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The Vault at PfaffsAn Archive of Art and Literature by the Bohemians of Antebellum New York
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Text for Page 237 [08-04-1883]

              [newspaper clipping]
		{MACKINAC HOUSE,
	MACKINAC ISLAND, Aug. 4, �83.}
  As a piece of great Nature�s work, this
island is fine.  Long years ago the mills of
God ground it slowly but surely down in a
glacial epoch of polar cold, and yet in
this its only exact and scientific importance
it has been scarcely noticed at all by its eulo-
gists.  Hundreds of thousands of people have
visited Sugar Loaf Rock, a cone-like pyramid
of solid stone rising from a broad base to a
peak perhaps ninety feet above the little
clearing in which it stands, and have looked
in blank wonderment upon it, without hav-
ing any clearer conception of its cause than
had the first savage who saw it there perhaps
thousands of years ago.  One hears bright re-
marks about it, of course, such as, �Oh, my,
isn�t it grand!�  �Just lovely!�  �Splen-
did!�  �Haow�d it git thar, d�ye s�pose?�
and so on, and finally it is settled that it was
made so in creation�s dawn, by the hand of
God.
  In geology it belongs to the upper Helder-
berg group, which once lay to the depth of a
hundred feet all over the island, and which
yet remains in the backbone ridge behind the
present fort, and on the summit of which
Fort George (now Holmes) was built, and
also in the Sugar Loaf.  The island has been
ground down and polished and set like a gem
on as lovely a bosom as ever was bared
to the sun.  Fair and fine as its summers are
in modern times, the age has been when all 
this romantic land lay buried and bound be-
neath vast fields of ice that pushed and slid
and moved over it, tearing and grinding and
wearing its solid rocky structure away.
  But if people are dumb as to the Sugar Loaf,
they are noisy with story and legend of every
bold cliff and cave and fallen rock around
the island shores.  Yet the literature and
legend are as often absurd as pretty.  Such, 
for instance, is that of Robinson�s Folly.
The great overhanging cliff at the southeast-
ern point of the island is the scene of the
folly, but Robinson spends his summers now
at the lower end of the island.  The story
goes that on summer evenings Robinson (who
was commandant of the post) was accus-
tomed to stroll upon the bluff.  One evening
he saw a very beautiful girl pass him and
walk over the precipice.  Next evening he
walked again, of course,��anybody would
have done so,��and again he saw the beauti-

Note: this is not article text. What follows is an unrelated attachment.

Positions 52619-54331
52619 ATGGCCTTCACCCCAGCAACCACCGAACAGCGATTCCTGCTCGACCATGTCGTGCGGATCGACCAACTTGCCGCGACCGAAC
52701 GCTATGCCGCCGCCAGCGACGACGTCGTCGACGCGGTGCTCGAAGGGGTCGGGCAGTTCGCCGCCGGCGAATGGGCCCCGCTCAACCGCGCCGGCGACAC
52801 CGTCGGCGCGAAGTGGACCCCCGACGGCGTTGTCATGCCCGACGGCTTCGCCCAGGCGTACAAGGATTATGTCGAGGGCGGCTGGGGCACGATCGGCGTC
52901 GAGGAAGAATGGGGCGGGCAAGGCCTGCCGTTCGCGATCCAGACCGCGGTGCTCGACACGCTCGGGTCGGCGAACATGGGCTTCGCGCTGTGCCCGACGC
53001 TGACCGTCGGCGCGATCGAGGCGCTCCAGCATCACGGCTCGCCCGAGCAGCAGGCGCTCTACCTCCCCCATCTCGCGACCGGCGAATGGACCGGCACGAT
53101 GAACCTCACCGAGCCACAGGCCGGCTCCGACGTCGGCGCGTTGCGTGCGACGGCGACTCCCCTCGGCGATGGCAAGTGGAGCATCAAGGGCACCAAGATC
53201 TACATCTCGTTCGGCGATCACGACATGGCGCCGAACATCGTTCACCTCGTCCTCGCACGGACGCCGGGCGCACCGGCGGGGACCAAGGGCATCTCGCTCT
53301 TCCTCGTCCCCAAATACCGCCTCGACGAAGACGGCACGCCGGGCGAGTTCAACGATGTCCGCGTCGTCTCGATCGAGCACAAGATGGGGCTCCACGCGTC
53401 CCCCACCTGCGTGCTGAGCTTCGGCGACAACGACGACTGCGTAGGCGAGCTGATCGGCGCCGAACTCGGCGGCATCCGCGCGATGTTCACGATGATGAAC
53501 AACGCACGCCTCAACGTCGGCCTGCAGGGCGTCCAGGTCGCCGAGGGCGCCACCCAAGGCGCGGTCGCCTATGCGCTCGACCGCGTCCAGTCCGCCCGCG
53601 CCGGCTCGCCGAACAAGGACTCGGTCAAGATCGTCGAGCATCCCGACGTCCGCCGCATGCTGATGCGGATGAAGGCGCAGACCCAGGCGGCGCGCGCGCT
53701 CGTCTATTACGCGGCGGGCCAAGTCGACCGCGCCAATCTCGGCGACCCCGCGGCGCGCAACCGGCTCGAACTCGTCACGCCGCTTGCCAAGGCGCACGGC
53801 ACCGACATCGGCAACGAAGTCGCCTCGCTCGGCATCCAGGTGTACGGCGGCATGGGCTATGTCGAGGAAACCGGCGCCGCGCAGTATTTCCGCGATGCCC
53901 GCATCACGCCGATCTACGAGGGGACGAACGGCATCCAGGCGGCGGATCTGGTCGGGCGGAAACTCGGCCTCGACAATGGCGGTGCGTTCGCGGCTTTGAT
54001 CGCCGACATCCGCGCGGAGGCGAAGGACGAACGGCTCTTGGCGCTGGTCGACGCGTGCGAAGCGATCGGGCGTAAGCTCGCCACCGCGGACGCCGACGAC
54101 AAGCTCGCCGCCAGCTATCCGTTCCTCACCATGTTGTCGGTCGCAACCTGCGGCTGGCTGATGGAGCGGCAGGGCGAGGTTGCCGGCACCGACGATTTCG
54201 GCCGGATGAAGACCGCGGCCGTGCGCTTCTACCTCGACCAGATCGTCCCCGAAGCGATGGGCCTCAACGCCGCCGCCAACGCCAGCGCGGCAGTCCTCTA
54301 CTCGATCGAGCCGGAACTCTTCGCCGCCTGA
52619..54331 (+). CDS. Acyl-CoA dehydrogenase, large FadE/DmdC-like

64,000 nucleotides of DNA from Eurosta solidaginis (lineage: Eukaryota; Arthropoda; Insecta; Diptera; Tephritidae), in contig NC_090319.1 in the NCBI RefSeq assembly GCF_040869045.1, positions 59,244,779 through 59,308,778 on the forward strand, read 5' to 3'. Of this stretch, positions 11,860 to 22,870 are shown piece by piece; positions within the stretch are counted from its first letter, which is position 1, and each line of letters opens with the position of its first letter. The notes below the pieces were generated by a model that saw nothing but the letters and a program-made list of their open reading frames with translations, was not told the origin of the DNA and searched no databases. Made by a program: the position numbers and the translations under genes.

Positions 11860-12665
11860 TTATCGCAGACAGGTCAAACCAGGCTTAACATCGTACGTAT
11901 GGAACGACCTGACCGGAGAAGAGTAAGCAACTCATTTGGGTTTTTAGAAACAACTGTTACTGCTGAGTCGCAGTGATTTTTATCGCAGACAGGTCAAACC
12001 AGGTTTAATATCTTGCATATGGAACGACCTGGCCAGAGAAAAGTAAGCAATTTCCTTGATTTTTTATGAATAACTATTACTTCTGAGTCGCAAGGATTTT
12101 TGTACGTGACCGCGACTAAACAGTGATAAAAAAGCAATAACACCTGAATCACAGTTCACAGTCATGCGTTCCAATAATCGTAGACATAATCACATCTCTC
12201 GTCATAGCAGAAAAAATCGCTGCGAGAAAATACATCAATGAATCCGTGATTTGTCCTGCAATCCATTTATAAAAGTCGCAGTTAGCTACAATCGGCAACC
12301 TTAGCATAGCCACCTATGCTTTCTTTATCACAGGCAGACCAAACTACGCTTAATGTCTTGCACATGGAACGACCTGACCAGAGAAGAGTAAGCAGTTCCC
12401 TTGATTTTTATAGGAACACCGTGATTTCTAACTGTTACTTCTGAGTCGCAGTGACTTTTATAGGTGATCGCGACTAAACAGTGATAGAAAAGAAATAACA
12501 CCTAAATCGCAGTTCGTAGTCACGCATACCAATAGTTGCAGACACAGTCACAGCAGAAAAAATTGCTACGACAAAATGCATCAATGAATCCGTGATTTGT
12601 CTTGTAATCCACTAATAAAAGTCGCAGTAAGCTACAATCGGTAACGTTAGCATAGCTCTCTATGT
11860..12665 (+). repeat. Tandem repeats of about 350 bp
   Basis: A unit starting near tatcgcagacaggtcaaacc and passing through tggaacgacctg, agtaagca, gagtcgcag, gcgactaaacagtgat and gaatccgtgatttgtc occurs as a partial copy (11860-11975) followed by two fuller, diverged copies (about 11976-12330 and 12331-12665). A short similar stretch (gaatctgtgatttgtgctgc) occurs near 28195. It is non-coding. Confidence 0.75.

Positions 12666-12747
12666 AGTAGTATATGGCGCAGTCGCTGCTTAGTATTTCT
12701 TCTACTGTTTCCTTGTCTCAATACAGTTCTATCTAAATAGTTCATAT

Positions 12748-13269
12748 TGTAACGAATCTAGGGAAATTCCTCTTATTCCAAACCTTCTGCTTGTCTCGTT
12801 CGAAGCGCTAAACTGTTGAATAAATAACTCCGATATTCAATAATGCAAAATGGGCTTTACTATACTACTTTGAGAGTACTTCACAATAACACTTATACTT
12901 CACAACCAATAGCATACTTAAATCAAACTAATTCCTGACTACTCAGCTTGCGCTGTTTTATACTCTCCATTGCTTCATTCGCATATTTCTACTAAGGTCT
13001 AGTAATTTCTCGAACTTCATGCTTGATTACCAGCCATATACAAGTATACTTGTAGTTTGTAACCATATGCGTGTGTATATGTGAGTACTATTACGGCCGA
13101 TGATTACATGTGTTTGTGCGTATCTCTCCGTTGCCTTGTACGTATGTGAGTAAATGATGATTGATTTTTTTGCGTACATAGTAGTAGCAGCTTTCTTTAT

ful girl, and again she disappeared so sud-
denly that the excited soldier could not tell
what became of her.
  Then he watched for her coming, and spoke
and begged that she would allow him to ad-
dress her.  She swiftly passed by him, and,
pausing on the very brink of the precipice,
turned and waved her arm as a warning for
him to approach no nearer.  But, maddened
by fear that he was about to lose the lovely
vision, he rushed forward to grasp her, and��
the next day his body was found broken and
torn upon the rocks beneath, but there was
no beautiful maiden there.  This was a mar-
vellous story, and, told in the ancient days of
this New World, it was readily accepted by
the nation whose servant he was, and his loss
was very properly accounted for.  Had it
been said that Robinson had a delirium, in
consequence of too much brandy, that o�er-
truthful tale would have been forgotten in
six months.  There is nothing like romance
in which to embalm the dead.  Honest men
and women die at their posts of duty, doing
it thoroughly to the end, and the world rolls
on, unconscious that they ever lived.
But weave a glamour of romance
about the veriest knave, and the same world
will remember him for ages.  The only curi-
osity about the island which bears a sugges-
tion of artistic truthfulness is the great high
chimney rock on the western bluff, called
Lover�s Leap, at the base of which is a
ragged, rough and dismal hole, known as the
Devil�s Kitchen.  In modern days lovers�
plunges into the lake of matrimony general-
ly end in a devil�s kitchen.
  The only object that one sees in the drive
over the island that are really worthy to ex-
cite admiration are Sugar Loaf and Arch
Rock.  But when one sees them, if he re-
flects upon the names and the things, he can-
not but exclaim at the persistent stupidity of
a �civilized� people who for generations have
applied such tame and lifeless designations
to them.  To the untaught savage, for ages
before a white man ever beheld it, that great
natural pyramid, standing there in its lonely,
silent, eternal grandeur, was quick with life
and power, a symbol and dwelling-place of
the Great Manitou.  To the civilized whites,
with schools and colleges, arts and sci-
ences, it is a sugar loaf, a thing of
pap, a tidbit for babes and sucklings!
Then, too, that other, the grand arch of solid
stone, the masonry of silent Nature, spanning
the shore, and reflected in the beautiful
bosom of the fair sea, has been to the whites
only Arch Rock, while to the untaught
savage it was the sacred gateway of the morn-
ing.  Through it the first bright beams of the
rising god fell softly upon the divine land.
Upon the huge rock on the narrow beach be-
neath it Manitou landed from his invisible
canoe, where he visited his island home, and
beneath the gigantic arch he mounted the
precipitous wall, and entered his rocky tem-
ple, there to watch for a while the fortunes of
his children of the wilderness!               
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